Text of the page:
"It takes up space in the landfill," Remolador continued. "It’s a waste to throw things away that can be used for a higher value. In this case, it would be the nutrients from the food."

Clockwise from above: Transition Town Port Washington's composting site, founded by Claire Treves Brezel, at Long Island Science Museum in Manhasset, is among grassroots efforts on Long Island. Here, Treves Brezel, second from left, works with Eden and Brooke Williams, whose mother, Catherine, looks on. Gina Grant, left, of Port Washington breaks down her food scraps as sisters Brooke and Eden Williams wait for their turn. Catherine Williams and her daughter Brooke turn the compost tumbler. | Photos by Linda Rosier

New year, new law

On Jan. 1, 2022, a New York State Food Donation and Food Scraps Recycling Law takes effect, requiring many facilities generating more than 2 tons of food scraps per week to donate excess edible food and to compost, either on- or off-site, if they are within 25 miles of a composting facility.

"Reducing disposal of organics will help New York achieve its Climate Leadership and Community Protection Act’s goal of putting the state on a path to carbon neutrality economywide by 2050," said Department of Environmental Conservation Commissioner Basil Seggos.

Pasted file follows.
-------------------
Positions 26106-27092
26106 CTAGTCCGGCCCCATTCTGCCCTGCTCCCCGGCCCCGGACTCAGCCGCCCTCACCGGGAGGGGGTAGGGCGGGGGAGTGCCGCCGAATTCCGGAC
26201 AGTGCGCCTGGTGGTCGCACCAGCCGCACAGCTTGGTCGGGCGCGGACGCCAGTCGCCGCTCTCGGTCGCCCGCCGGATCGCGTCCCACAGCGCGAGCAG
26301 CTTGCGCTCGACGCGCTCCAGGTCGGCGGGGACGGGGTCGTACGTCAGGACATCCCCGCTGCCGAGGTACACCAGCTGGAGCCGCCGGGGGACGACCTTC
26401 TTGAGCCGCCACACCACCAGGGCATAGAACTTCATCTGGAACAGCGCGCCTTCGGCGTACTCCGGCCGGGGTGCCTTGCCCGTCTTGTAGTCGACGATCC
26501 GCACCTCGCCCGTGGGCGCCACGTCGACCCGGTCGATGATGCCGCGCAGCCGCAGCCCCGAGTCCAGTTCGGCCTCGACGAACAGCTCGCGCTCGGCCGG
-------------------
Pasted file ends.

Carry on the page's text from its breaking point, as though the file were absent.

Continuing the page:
Though there are important exemptions — including for schools, nursing homes and more — there are still some 1,300 companies in New York State that would seem to qualify under the new food-recycling law.

Grounds For A Peel in Centereach is currently the only registered commercial food-scraps composting facility on Long Island, noted Fiteni, of Long Island Organics Council.

"Basically, until we get our act together on Long Island and establish an anaerobic digester or some sort of system, all of Long Island will be exempt from that law unless those facilities are willing to do the on-site composting," Fiteni said.

A DEC-registered facility, Grounds For A Peel opened in 2019 and has the capacity to compost 14 tons per week, notes Glenda Alvarado-Ostrow, who owns the Centereach facility, which operates on land owned by Bethel Hobbs Community Farm. In a reciprocal arrangement, Alvarado-Ostrow processes scraps from the farm, which uses the compost to grow vegetables.

Alvarado-Ostrow, 44, who is considering acquiring another facility to increase capacity, picks up food scraps from a handful of residential clients and restaurants, but expects to get deliveries from warehouses, supermarkets and restaurants when the food-recycling law takes effect next year.

"With my recent DEC registration as a compost facility, I will be able to process over 700 tons of food scraps a year and divert it from going to the landfill," Alvarado-Ostrow explained, helping the planet by not contributing to climate change.

A start in Central Islip